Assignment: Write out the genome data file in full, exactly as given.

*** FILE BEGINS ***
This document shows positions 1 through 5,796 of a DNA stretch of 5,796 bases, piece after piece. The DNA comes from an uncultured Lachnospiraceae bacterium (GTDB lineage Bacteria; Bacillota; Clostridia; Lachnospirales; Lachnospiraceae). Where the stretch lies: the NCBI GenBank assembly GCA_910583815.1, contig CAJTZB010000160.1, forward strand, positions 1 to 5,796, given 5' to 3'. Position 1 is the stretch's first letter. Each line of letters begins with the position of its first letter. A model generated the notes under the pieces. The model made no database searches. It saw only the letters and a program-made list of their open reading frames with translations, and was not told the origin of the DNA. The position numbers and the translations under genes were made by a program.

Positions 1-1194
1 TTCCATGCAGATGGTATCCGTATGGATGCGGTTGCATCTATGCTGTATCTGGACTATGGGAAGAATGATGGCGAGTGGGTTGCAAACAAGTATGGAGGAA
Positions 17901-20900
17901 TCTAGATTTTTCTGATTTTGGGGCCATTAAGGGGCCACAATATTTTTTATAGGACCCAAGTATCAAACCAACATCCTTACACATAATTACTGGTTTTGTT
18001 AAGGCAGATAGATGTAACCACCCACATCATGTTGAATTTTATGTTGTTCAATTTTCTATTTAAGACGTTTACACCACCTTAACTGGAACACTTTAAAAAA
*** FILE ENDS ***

This document shows positions 1 through 5,796 of a DNA stretch of 5,796 bases, piece after piece. The DNA comes from an uncultured Lachnospiraceae bacterium (GTDB lineage Bacteria; Bacillota; Clostridia; Lachnospirales; Lachnospiraceae). Where the stretch lies: the NCBI GenBank assembly GCA_910583815.1, contig CAJTZB010000160.1, forward strand, positions 1 to 5,796, given 5' to 3'. Position 1 is the stretch's first letter. Each line of letters begins with the position of its first letter. A model generated the notes under the pieces. The model made no database searches. It saw only the letters and a program-made list of their open reading frames with translations, and was not told the origin of the DNA. The position numbers and the translations under genes were made by a program.

Positions 1-1194
1 TTCCATGCAGATGGTATCCGTATGGATGCGGTTGCATCTATGCTGTATCTGGACTATGGGAAGAATGATGGCGAGTGGGTTGCAAACAAGTATGGAGGAA
Positions 17901-20900
17901 TCTAGATTTTTCTGATTTTGGGGCCATTAAGGGGCCACAATATTTTTTATAGGACCCAAGTATCAAACCAACATCCTTACACATAATTACTGGTTTTGTT
18001 AAGGCAGATAGATGTAACCACCCACATCATGTTGAATTTTATGTTGTTCAATTTTCTATTTAAGACGTTTACACCACCTTAACTGGAACACTTTAAAAAA